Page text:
Tuesday, November 19, 2013
One of the perks of working in both food writing and real estate is that periodically a real estate friend of yours will ask you to write about food.
Such is the case with my latest post, on my Realtor friend Jason's blog:
How to fry a turkey without burning the house down
I happen to have a little experience with doing just that.
I hope you enjoy this latest post. And I really hope you don't burn your house down...
...but if you do, you can buy a new one through either me (in MD) or Jason (in VA)!!!
Sunday, November 17, 2013
Just the other day, I looked down at my legs while taking a shower - bristly hairs stared back up at me. I didn't have time right then to shave, so I made a mental note to do so soon. Because although the Sous Chef apparently has no conditions when it comes to loving me, I feel a little guilty when I allow myself to start looking like Sasquatch.
And then I went to work, and I sat down, and at some point I got up again. And my back froze.
It's hard to describe the pain to an outsider - it's like a smoldering fire clenching down on itself. A ball of fire churning and turning inward, making you feel raw and vulnerable.
Even if you adjust your posture to alleviate the burning, it still feels as if your upper body is a stack of plates precariously placed on top of a toothpick - a setup that could collapse at any moment, the entire stack crashing down in a wall of splintered glass. A giant marble resting on the head of a pin.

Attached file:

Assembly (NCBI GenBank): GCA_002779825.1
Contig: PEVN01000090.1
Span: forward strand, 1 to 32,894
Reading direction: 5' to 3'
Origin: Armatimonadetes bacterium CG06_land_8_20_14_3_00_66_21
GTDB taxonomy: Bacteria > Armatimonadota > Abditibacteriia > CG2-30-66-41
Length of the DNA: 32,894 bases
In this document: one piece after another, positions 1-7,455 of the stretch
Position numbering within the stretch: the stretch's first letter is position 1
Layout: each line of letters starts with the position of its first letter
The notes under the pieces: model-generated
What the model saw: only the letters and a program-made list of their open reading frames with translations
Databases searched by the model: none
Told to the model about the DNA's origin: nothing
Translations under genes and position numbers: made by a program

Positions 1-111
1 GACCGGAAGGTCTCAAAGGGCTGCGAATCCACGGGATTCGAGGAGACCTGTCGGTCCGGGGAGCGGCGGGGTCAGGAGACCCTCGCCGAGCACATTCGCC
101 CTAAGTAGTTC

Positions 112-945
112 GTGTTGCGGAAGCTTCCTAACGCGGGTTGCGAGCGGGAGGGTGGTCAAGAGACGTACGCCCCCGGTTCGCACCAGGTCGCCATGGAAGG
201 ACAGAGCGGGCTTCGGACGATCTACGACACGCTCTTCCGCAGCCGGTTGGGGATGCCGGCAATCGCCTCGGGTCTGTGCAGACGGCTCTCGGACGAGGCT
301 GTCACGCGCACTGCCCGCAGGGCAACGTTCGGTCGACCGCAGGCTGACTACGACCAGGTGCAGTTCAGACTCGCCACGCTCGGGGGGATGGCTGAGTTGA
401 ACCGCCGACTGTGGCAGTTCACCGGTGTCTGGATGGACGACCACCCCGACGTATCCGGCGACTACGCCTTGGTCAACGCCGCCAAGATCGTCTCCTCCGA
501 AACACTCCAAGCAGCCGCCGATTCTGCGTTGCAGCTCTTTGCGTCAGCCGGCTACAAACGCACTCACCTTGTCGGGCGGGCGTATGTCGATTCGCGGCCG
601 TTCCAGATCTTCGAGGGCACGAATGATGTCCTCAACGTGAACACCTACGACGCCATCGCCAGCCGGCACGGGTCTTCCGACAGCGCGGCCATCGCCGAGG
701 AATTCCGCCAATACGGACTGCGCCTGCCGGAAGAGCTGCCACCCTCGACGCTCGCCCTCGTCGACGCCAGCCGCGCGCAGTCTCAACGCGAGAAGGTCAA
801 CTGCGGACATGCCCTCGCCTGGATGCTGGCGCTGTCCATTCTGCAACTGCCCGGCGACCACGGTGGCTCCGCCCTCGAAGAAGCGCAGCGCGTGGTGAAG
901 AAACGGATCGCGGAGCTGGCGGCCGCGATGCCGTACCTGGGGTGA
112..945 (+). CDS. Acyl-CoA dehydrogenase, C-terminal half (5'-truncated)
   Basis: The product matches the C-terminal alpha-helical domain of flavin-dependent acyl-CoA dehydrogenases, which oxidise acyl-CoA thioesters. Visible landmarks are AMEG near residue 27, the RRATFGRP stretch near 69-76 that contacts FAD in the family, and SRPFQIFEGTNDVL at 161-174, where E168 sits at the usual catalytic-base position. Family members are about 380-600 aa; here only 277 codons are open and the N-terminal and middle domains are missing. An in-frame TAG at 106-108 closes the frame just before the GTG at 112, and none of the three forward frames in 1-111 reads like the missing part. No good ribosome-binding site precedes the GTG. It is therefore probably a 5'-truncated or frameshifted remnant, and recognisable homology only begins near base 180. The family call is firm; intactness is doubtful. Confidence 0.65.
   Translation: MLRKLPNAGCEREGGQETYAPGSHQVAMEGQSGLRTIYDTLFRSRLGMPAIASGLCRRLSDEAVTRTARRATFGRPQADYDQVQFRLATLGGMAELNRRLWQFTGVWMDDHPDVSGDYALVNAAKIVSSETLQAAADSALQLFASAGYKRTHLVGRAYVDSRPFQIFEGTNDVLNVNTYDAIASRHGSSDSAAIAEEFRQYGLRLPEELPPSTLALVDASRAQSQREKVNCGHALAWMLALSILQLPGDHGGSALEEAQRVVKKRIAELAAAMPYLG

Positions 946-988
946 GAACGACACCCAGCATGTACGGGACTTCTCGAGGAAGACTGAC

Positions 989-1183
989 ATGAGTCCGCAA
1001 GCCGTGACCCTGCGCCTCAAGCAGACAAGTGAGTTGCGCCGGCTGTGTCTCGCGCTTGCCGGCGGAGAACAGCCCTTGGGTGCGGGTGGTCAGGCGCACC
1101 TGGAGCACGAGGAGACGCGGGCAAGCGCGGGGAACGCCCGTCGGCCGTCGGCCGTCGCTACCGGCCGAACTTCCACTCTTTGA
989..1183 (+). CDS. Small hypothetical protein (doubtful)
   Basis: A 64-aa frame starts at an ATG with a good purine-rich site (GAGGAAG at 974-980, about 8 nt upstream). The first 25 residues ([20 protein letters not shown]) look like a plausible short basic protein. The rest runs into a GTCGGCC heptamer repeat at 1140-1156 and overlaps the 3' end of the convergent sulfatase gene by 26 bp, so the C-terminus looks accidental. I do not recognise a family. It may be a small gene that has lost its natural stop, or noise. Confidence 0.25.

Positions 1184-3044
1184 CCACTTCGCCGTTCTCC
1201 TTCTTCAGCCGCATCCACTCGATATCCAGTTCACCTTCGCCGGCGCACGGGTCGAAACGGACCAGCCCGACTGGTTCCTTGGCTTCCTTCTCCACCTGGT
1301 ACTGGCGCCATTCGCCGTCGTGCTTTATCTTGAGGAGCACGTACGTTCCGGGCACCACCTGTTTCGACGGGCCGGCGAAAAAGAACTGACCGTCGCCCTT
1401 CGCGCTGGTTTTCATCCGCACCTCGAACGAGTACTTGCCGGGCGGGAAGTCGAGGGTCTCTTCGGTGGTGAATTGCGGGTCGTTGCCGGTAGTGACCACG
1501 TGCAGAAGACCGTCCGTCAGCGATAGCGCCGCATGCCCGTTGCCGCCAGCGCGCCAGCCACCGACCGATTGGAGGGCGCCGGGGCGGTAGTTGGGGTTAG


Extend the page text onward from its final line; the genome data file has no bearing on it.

In short, you're f****d.
There's nothing to do at this point but rest; I've been resting for three days straight now. Icing, resting, walking around a bit, then doing it all over again.
I know a lot of this is stress. I know this because I did an experiment in the shower yesterday - I stood there and imagined that I was taking a shower in a hotel room in sunny Mexico - the ocean waves crashing right outside my room, a room with a stunning view of the ocean. And my pain subsided. It was still there, but it dulled to almost nothing. As soon as I "returned" home, the pain was back.
So what do you do when your mind and body have partnered up in order to Force You To Stop?
I guess you just stop. And you hold off on shaving your legs for a couple more days.
Tuesday, November 12, 2013
The latest guidelines released from the American Heart Association and the American College of Cardiology have set my blood a-boiling.
Because conveniently sandwiched in between recommendations to treat obesity as a disease and guidelines for a heart-healthy diet is a cute little statement that more people should be on the cholesterol-lowering drugs collectively known as statins.